When we learned there were clubs, gatherings, parties, meetings, and jobs to do in the afterlife, I wasn’t a happy camper. I wanted peace, quiet, and gold streets. Andy was intrigued and loved to learn as much as possible. I decided the less I knew, the better. I don’t want to work or go to meetings over there ... I want rest.

The phone rang catching my attention.

 Bob smiled smugly. “It’s Amy.”

His abilities have increased amazingly since we first met. I couldn’t decide if it was a good thing or not. He was proud of the fact, and he loved showing me how many new skills he had acquired—some were a tad creepy.

Amy’s voice came on the line when I picked up. “Peg? I’m thinking of going to an extra class today. Want to come with me?”

I hesitated, caught off guard by her question. Was she out of her mind? “Um, no ... thanks.”

“Now Peg, you know the more we practice the better we’ll become.”

A few months back, Amy decided we needed self-defense classes. I hated them; she loved them. I still couldn’t figure out how an eighty-something-year-old woman could beat the snot out of me each and every class. It took me a while to get comfortable with actually fighting back for fear of hurting her, even though I was the one bruised from head to toe. Even after I started defending myself against her, I lost battles and found myself on the ground staring at the ceiling more often than not. The guys who own the studio, where we take classes, enjoy watching the two of us spar. They get a kick out of Amy while I get kicked by Amy.

I glanced at Bob. “I have company.”

“Oh … I’m sorry … it’s so early for you.”

“No problem. Maybe next time.” I decided to ignore her ‘early’ comment. This time of the morning would be early for anyone.

She quickly changed the subject. “Bob was by earlier. I think he’s a bit bored. I wouldn’t be surprised if he shows up at your house soon.”

I felt an eyebrow rise as I looked at Bob. “Thanks for the warning. Enjoy your class.” I hung up the phone as I continued watching Bob. “You’ve already been to Amy’s this morning? Jeez, Bob … it’s a little early don’t you think?”

He waved a hand. “Amy gets up with the birds. Plus, she doesn’t have a coffee rule.”

My three-cup rule was known by everyone associated with me. It literally takes three full cups of hot coffee to wake up all my pieces and parts—aging sucks.

I shook my head as I rinsed my cup out and put it on the drainer to dry. Andy tried to talk me into a dishwasher while we were updating the kitchen, but I refused. I’d been washing dishes by hand since we moved into this house, and I saw no reason not to continue the practice. There was only the two of us, and it seemed like such a waste of money to install a dishwasher at this stage of our life.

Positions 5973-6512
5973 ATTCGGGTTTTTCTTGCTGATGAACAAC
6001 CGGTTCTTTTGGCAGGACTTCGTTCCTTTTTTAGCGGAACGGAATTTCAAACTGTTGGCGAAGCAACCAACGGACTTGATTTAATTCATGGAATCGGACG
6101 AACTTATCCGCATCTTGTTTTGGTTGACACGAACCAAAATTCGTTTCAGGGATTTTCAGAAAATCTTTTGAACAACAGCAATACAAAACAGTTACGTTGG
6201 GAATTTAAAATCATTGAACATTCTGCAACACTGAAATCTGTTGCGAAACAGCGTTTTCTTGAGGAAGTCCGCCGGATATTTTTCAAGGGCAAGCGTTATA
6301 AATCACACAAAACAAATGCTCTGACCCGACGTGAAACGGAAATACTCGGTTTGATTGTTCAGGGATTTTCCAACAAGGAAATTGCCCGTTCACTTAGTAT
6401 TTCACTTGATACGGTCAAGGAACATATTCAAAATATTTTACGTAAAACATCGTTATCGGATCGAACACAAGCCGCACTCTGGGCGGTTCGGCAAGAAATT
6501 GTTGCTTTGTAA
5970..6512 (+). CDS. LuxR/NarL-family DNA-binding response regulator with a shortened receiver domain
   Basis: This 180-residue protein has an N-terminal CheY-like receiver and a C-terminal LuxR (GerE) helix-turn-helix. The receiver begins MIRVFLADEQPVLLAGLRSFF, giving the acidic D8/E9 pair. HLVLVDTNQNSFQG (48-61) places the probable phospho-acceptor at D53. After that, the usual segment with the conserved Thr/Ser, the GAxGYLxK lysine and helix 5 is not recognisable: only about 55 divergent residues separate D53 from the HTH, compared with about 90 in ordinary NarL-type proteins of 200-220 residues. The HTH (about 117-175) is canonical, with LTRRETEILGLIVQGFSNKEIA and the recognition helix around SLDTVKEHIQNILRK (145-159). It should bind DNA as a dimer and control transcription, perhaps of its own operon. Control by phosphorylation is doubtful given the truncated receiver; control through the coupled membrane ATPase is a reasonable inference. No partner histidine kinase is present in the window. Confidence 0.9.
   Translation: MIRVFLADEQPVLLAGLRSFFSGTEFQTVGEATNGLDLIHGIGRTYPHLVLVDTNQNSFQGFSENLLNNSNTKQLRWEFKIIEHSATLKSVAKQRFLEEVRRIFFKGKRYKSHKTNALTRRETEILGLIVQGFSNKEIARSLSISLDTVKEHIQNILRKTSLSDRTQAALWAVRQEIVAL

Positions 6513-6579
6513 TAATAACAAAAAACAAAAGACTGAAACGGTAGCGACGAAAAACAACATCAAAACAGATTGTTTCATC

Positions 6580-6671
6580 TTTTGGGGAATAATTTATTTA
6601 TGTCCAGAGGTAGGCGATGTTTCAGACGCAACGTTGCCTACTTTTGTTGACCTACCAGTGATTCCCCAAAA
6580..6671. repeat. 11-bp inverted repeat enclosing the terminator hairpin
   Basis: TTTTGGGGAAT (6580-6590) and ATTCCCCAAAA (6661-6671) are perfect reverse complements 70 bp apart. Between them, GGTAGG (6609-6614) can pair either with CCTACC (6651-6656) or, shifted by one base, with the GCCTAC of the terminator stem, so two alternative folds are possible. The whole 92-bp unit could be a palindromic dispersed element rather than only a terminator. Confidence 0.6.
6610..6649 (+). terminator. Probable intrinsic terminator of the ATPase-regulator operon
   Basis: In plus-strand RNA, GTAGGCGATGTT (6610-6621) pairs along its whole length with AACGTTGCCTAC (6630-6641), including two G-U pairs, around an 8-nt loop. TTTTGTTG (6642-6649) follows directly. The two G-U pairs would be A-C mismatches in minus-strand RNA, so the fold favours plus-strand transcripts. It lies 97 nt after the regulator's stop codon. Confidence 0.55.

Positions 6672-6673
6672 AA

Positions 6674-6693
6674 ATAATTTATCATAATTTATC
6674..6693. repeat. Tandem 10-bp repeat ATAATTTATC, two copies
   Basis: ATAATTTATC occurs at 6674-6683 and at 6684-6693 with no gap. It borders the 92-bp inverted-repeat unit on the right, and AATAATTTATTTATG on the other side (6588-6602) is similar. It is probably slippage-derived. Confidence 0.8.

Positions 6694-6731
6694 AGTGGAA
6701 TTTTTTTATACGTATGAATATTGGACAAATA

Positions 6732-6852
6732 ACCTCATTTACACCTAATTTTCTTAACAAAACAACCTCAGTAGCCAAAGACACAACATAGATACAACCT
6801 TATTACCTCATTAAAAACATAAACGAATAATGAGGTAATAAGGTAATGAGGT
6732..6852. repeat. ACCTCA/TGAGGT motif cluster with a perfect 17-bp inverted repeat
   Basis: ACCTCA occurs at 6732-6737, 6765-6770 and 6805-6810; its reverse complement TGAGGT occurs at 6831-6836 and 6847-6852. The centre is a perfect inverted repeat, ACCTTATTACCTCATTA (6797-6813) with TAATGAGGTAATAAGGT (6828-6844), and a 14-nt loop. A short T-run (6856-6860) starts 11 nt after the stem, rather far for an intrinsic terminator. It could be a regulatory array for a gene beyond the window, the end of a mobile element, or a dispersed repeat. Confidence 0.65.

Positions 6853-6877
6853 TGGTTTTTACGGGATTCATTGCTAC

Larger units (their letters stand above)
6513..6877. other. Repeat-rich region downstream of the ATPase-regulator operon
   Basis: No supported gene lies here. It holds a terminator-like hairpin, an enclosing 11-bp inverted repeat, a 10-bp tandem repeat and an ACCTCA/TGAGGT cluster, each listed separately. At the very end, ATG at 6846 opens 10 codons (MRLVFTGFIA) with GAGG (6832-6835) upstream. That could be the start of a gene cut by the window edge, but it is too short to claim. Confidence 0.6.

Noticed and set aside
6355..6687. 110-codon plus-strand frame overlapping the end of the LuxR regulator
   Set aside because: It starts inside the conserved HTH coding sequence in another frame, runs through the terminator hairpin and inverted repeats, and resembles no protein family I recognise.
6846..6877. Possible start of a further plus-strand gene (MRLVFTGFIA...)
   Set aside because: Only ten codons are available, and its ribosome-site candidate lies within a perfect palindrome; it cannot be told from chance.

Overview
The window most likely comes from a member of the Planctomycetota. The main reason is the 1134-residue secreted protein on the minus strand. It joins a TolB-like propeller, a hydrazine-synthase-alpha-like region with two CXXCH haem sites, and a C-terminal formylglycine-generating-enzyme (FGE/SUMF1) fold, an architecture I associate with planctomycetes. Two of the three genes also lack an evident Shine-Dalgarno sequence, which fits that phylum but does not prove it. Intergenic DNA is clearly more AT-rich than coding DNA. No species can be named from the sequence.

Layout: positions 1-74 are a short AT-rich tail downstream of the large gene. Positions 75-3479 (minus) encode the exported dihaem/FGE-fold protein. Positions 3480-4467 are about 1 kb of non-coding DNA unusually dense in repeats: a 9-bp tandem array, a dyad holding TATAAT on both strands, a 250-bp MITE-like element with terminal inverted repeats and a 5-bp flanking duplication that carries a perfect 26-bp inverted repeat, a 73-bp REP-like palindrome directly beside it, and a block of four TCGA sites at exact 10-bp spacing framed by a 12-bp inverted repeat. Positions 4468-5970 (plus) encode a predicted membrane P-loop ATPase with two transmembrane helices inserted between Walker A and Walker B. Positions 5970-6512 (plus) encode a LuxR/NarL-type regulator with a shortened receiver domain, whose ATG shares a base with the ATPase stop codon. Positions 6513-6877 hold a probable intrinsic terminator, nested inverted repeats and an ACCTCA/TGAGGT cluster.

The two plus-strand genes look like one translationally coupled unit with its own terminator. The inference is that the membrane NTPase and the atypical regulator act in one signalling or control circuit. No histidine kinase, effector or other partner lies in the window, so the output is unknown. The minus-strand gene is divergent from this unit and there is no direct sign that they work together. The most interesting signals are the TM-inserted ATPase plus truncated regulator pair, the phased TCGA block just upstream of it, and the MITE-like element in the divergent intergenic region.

The phone rang again, and I looked at Bob, but his attention was on the woods out back.

“Have you checked on your Indian pals?” Jack’s voice boomed at me.

I threw my head back and sighed. “Why?”

“We have trouble.”

The group of Indians who resided in my woods had been dead and gone for a long time. They were part of my protection team, so if I could detect them, we were in trouble. Depending on their level of agitation, I could gauge how bad the situation had become. I took a deep breath and turned toward the window. I gritted my teeth when I saw them milling around as they looked at the house—not good.

I turned my attention back to Jack. “What’s the problem?”

Jack hesitated before speaking. “So you can see the guys?”

“Yep. They’re not too upset, but they’re definitely irritated for some reason.”

“Damn. I’m coming over.”

“Jack! I’m not even dressed yet. Can’t this wait?”

He sighed heavily. “I’ll give you half an hour to get dressed. Do you have any pie?”

I rolled my eyes … jeez. “You’re gaining weight and don’t need pie!” I snapped.

“I’ve lost a pound on the diet Lori stuck me on, and I’m starving.” He actually managed to sound hurt.

I sighed. “Fine. I’ll see you in a few minutes but give me the entire half hour.” I hung up the phone and looked at Bob. “You have any idea what’s going on?”

His face creased with worry, but he shook his head. “Nope. I really only came by for a visit. What’d Jack say?”

“Nothing actually. He’ll be here soon, so I need to get dressed.” I turned and headed for the bedroom.

“I’ll keep an eye out,” Bob called after me.

Once I was dressed, with teeth brushed and all, I ran my fingers through my stick straight hair, deciding I might need a cut soon. While Amy’s gray hair was wildly curly, mine was the opposite. I quickly slapped a little mascara on my lashes, and decided it was enough—a full face of makeup was not needed for a morning meeting with Jack. I stepped back from the mirror and surveyed my image. I stand an inch over five feet tall in stocking feet. I dye my hair because I can’t stand the mousy brown it turned years ago. I also have to acknowledge the extra inches around my waistline—four pregnancies didn’t help my girlish figure much. I sighed as I gave up the inspection and returned to Bob.